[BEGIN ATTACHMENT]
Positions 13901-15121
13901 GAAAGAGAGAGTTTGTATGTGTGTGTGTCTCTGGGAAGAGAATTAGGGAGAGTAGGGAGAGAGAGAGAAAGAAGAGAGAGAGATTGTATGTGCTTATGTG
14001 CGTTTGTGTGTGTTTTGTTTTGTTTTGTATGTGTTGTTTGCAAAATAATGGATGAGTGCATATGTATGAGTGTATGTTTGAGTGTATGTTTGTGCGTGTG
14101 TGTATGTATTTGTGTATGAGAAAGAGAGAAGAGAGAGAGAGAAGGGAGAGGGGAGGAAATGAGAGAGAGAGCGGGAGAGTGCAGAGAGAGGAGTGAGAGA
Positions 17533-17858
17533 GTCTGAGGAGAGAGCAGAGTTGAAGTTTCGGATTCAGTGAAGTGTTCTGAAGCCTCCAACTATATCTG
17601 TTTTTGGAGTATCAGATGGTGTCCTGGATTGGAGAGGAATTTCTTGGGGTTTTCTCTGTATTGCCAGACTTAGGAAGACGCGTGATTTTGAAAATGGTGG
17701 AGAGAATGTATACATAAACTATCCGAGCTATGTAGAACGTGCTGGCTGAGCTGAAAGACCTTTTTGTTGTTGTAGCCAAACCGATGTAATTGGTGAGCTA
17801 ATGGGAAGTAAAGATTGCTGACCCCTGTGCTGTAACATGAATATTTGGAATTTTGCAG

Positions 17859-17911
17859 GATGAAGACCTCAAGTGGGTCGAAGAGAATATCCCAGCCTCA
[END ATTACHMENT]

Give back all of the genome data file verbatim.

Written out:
Positions 13901-15121
13901 GAAAGAGAGAGTTTGTATGTGTGTGTGTCTCTGGGAAGAGAATTAGGGAGAGTAGGGAGAGAGAGAGAAAGAAGAGAGAGAGATTGTATGTGCTTATGTG
14001 CGTTTGTGTGTGTTTTGTTTTGTTTTGTATGTGTTGTTTGCAAAATAATGGATGAGTGCATATGTATGAGTGTATGTTTGAGTGTATGTTTGTGCGTGTG
14101 TGTATGTATTTGTGTATGAGAAAGAGAGAAGAGAGAGAGAGAAGGGAGAGGGGAGGAAATGAGAGAGAGAGCGGGAGAGTGCAGAGAGAGGAGTGAGAGA
Positions 17533-17858
17533 GTCTGAGGAGAGAGCAGAGTTGAAGTTTCGGATTCAGTGAAGTGTTCTGAAGCCTCCAACTATATCTG
17601 TTTTTGGAGTATCAGATGGTGTCCTGGATTGGAGAGGAATTTCTTGGGGTTTTCTCTGTATTGCCAGACTTAGGAAGACGCGTGATTTTGAAAATGGTGG
17701 AGAGAATGTATACATAAACTATCCGAGCTATGTAGAACGTGCTGGCTGAGCTGAAAGACCTTTTTGTTGTTGTAGCCAAACCGATGTAATTGGTGAGCTA
17801 ATGGGAAGTAAAGATTGCTGACCCCTGTGCTGTAACATGAATATTTGGAATTTTGCAG

Positions 17859-17911
17859 GATGAAGACCTCAAGTGGGTCGAAGAGAATATCCCAGCCTCA